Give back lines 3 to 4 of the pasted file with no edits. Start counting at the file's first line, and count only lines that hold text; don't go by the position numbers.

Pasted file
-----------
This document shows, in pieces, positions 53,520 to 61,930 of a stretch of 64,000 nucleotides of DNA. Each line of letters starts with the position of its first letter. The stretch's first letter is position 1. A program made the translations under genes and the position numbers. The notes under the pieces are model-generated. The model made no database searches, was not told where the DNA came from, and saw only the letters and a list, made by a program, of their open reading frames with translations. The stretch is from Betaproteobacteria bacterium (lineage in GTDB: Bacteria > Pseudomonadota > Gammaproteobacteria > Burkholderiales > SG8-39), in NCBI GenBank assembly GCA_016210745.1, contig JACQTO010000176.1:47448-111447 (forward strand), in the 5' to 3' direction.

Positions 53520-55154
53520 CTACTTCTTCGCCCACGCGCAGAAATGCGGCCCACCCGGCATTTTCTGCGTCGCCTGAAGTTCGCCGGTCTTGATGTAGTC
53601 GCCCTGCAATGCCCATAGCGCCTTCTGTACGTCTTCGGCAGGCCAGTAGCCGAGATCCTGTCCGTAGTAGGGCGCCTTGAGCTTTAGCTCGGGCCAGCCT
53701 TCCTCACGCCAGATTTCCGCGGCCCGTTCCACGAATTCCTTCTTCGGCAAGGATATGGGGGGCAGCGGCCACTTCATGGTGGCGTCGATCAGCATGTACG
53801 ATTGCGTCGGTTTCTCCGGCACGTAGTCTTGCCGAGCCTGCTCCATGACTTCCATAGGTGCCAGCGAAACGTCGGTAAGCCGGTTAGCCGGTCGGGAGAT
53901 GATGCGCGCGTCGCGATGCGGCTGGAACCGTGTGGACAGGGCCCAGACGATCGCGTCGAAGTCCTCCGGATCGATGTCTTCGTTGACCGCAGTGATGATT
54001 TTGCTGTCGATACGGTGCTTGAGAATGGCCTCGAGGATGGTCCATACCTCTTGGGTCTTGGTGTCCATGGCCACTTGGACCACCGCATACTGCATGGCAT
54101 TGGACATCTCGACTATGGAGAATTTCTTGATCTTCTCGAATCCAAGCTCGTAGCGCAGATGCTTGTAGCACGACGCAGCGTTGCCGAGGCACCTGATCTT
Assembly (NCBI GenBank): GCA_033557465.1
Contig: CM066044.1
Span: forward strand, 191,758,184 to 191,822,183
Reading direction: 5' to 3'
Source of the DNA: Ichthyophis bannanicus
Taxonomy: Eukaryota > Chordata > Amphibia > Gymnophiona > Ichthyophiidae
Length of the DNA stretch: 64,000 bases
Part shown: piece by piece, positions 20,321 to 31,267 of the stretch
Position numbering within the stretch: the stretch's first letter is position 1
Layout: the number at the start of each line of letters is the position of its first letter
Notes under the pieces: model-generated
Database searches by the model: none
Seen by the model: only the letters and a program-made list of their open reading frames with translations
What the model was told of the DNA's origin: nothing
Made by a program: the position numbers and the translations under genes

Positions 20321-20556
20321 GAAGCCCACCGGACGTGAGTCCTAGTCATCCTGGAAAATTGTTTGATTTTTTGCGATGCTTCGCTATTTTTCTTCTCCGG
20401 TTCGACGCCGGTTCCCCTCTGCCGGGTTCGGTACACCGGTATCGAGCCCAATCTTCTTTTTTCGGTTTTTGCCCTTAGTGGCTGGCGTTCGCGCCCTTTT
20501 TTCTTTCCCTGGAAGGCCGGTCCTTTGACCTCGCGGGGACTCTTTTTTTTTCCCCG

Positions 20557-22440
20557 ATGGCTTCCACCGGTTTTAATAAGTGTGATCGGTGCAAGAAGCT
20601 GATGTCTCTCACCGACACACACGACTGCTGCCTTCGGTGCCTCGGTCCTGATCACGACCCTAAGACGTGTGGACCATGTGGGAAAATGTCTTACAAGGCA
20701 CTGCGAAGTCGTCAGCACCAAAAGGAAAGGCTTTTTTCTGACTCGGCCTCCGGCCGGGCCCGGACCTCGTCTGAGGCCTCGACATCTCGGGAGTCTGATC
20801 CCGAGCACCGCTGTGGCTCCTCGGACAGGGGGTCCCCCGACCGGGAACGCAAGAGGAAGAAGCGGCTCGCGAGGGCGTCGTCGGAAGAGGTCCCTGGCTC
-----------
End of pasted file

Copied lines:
53520 CTACTTCTTCGCCCACGCGCAGAAATGCGGCCCACCCGGCATTTTCTGCGTCGCCTGAAGTTCGCCGGTCTTGATGTAGTC
53601 GCCCTGCAATGCCCATAGCGCCTTCTGTACGTCTTCGGCAGGCCAGTAGCCGAGATCCTGTCCGTAGTAGGGCGCCTTGAGCTTTAGCTCGGGCCAGCCT